Copyright 2007 Reed Business Information
Library Journal
Avery's compelling debut novel presents women who dare to challenge expectations in the changing cultural landscape of 19th-century Japan. The Shin family has taught the tea ceremony for generations, but daughter Yukako is expected to marry the next master teacher instead of assuming the role herself. When Yukako discovers white American Aurelia hiding from her abusive missionary uncle on the Shin estate, she takes her in as a servant-companion and secretly teaches her the family arts. But can their friendship survive the changes that sweep Japan as the 20th century begins? Readers who enjoy historical fiction will be dazzled by Avery's attention to detail, savoring her descriptions of each kimono and tea implement. Those who like plot twists will relish the epic cast of characters who help and hinder Aurelia and Yukako as they mature. An homage to Virginia Woolf's Orlando in both style and theme, Avery's ambitious endeavor is the perfect companion for a series of cold winter nights. Recommended for medium to large fiction collections. [See Prepub Alert, LJ 9/1/06.]-Leigh Anne Vrabel, Carnegie Lib. of Pittsburgh Copyright 2006 Reed Business Information.
Kirkus Reviews
Japan welcomes the West in this historical tale from a first-time novelist. In 1865, Aurelia Bernard was a little girl living with her mother and her uncle, a Catholic priest, in New York. By 1866, she was an orphan, working as a servant for the Shin family in Kyoto. The head of the Shin household-a large, impressive old man Aurelia refers to as "the Mountain"-is a master of the tea ceremony. When the novel begins, the Mountain enjoys the high status and state-subsidized income of an artist. But Aurelia's story encompasses the Meiji period, when Japan was opened to Westerners and their modern ideas and technologies, and when indigenous phenomena like the tea ceremony-as well as its practitioners-continued to exist only by adapting to a strange new reality. This is not, however, the type of sweeping historical fiction that musters a cast of thousands. It is, instead, a record of one family's fortunes during a tumultuous time. The central character is not Urako-the name Aurelia receives from her new family-but Yukako, the Mountain's daughter. She's a compelling character, and Urako is an observant and generally eloquent chronicler. Readers who enjoy historical fiction for the exotic details will appreciate her depictions of women with blackened teeth, the care and maintenance of kimono and, of course, the intricacies of the tea ceremony. But Urako is, perhaps, a little too faithful to the history she's describing. Few events, it seems, are beneath her notice, and neither the narrator nor the author seems willing to distinguish interesting incidents from tedious bits of exposition. When the politics of the Meiji Restoration impoverish the Shin family, the Mountain's mother makes severaltrips to the pawn shop, while Yukako embarks on some rather bold and innovative entrepreneurial endeavors; the latter are much more exciting than the former, but both receive much the same narrative attention. Avery writes with a self-assured lyricism-her poetic images are often quite arresting, and only occasionally florid or cliched-but this doesn't entirely offset the glacial pace of the story. A confident, original but slightly wearying debut.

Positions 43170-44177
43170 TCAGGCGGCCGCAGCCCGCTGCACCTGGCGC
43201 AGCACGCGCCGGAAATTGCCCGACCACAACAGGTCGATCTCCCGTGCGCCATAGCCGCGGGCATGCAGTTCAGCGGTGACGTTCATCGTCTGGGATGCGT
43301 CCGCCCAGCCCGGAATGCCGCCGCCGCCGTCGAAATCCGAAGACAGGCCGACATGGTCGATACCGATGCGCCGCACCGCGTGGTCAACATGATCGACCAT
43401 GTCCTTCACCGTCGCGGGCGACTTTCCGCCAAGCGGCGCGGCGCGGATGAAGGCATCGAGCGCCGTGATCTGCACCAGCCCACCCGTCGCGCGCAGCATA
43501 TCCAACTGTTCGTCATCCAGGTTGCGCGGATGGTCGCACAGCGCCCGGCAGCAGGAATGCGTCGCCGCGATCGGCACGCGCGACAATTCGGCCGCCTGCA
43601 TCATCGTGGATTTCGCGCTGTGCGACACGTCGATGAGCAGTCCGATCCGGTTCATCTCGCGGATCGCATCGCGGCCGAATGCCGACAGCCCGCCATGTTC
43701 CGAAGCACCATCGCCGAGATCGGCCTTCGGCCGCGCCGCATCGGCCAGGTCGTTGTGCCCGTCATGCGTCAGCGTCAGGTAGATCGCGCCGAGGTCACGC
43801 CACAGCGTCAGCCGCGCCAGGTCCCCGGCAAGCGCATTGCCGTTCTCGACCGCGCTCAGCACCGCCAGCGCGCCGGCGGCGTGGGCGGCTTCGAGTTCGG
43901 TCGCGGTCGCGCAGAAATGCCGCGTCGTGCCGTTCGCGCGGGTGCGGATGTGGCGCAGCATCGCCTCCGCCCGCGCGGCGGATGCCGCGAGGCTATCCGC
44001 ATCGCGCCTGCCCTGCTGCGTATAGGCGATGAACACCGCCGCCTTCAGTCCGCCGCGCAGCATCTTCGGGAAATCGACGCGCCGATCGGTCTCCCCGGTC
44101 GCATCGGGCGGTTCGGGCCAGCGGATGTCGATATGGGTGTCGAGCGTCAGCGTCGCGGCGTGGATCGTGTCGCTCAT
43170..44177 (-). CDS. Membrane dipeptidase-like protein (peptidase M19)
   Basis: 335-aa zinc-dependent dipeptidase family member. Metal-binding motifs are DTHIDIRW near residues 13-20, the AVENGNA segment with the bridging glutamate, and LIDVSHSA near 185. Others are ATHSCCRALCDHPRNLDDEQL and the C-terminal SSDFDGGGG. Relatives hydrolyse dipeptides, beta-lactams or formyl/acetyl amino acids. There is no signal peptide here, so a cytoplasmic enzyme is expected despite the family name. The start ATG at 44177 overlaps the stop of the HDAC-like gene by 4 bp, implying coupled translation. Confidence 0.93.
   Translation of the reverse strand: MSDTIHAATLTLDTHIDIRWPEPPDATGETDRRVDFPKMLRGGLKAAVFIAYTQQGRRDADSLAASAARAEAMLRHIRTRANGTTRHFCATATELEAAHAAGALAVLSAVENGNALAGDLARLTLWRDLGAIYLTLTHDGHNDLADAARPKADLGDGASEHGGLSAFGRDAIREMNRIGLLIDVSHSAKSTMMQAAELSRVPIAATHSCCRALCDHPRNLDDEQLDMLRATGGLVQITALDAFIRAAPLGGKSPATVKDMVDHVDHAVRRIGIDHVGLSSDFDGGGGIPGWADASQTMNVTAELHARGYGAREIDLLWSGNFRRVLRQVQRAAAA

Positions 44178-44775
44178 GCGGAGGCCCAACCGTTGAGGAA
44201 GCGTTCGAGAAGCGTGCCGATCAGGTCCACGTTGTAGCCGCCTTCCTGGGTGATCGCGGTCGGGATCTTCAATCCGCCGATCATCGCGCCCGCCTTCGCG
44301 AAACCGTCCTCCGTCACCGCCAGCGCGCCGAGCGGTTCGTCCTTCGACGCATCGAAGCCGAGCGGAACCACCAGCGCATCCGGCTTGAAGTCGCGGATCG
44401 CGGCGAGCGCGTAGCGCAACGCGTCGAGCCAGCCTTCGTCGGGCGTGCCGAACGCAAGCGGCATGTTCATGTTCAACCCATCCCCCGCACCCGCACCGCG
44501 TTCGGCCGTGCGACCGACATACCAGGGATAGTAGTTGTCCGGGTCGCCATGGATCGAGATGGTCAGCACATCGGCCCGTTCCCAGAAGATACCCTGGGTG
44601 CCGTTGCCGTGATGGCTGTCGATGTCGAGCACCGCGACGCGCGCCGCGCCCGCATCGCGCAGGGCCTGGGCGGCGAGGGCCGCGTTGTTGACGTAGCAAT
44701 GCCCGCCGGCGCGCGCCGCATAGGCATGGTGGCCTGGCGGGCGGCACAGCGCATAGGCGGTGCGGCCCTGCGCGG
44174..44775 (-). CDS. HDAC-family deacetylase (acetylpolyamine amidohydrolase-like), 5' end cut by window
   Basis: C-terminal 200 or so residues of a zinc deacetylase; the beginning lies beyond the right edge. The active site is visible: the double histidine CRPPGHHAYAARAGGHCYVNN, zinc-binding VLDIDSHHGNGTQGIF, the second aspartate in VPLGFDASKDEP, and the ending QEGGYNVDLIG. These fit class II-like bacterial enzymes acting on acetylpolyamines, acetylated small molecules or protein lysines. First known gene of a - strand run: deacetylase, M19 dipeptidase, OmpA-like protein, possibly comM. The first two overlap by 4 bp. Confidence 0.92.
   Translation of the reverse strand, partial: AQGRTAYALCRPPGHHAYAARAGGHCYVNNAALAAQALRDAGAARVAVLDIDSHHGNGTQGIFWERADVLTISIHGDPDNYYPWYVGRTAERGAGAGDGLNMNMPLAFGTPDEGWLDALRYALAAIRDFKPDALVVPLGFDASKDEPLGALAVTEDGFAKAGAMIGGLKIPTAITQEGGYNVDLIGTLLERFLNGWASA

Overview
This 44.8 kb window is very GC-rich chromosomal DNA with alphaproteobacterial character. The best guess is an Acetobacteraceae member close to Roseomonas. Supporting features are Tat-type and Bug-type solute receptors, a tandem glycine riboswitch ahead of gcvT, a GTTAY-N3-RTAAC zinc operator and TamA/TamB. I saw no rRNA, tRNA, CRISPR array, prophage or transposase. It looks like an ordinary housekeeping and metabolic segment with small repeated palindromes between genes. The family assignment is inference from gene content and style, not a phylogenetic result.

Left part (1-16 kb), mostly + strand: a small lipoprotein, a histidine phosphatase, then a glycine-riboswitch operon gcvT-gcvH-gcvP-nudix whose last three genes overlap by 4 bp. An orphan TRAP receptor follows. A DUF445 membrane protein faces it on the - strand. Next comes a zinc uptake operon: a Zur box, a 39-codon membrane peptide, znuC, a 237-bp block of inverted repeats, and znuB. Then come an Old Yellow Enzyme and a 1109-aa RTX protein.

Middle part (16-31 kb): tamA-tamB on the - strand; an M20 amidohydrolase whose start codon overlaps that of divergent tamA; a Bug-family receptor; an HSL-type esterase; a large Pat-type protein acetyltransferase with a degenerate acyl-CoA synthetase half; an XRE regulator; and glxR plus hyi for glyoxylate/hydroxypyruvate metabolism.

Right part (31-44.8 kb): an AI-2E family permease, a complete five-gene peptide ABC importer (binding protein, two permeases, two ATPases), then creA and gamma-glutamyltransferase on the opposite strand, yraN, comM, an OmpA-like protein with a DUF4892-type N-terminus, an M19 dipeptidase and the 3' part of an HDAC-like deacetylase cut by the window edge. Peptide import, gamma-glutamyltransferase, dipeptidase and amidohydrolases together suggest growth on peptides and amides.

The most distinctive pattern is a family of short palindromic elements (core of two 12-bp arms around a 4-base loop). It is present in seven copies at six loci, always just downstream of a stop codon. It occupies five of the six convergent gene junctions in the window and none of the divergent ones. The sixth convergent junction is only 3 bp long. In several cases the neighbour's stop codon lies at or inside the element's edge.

From the Publisher

“Caruso's captivating, rich voice perfectly mirrors the stately prose, brings life to all the characters, male and female, and shepherds listeners peacefully through all the complexities of decades of names, places, time and plot.”
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Product Details

  • ISBN-13: 9781594482731
  • Publisher: Penguin Publishing Group
  • Publication date: 12/4/2007
  • Edition description: Reprint
  • Pages: 480
  • Sales rank: 520,393
  • Product dimensions: 5.25 (w) x 8.25 (h) x 1.00 (d)

Meet the Author

Ellis Avery

BARBARA CARUSO is an American graduate of the Royal Academy of Dramatic Art. She enjoys a rich acting career which has included Broadway, off Broadway, and many theaters across the country. On those stages she has performed in plays by Shakespeare, Chekov, Williams, O’Neil, and Neil Simon, to name but a few.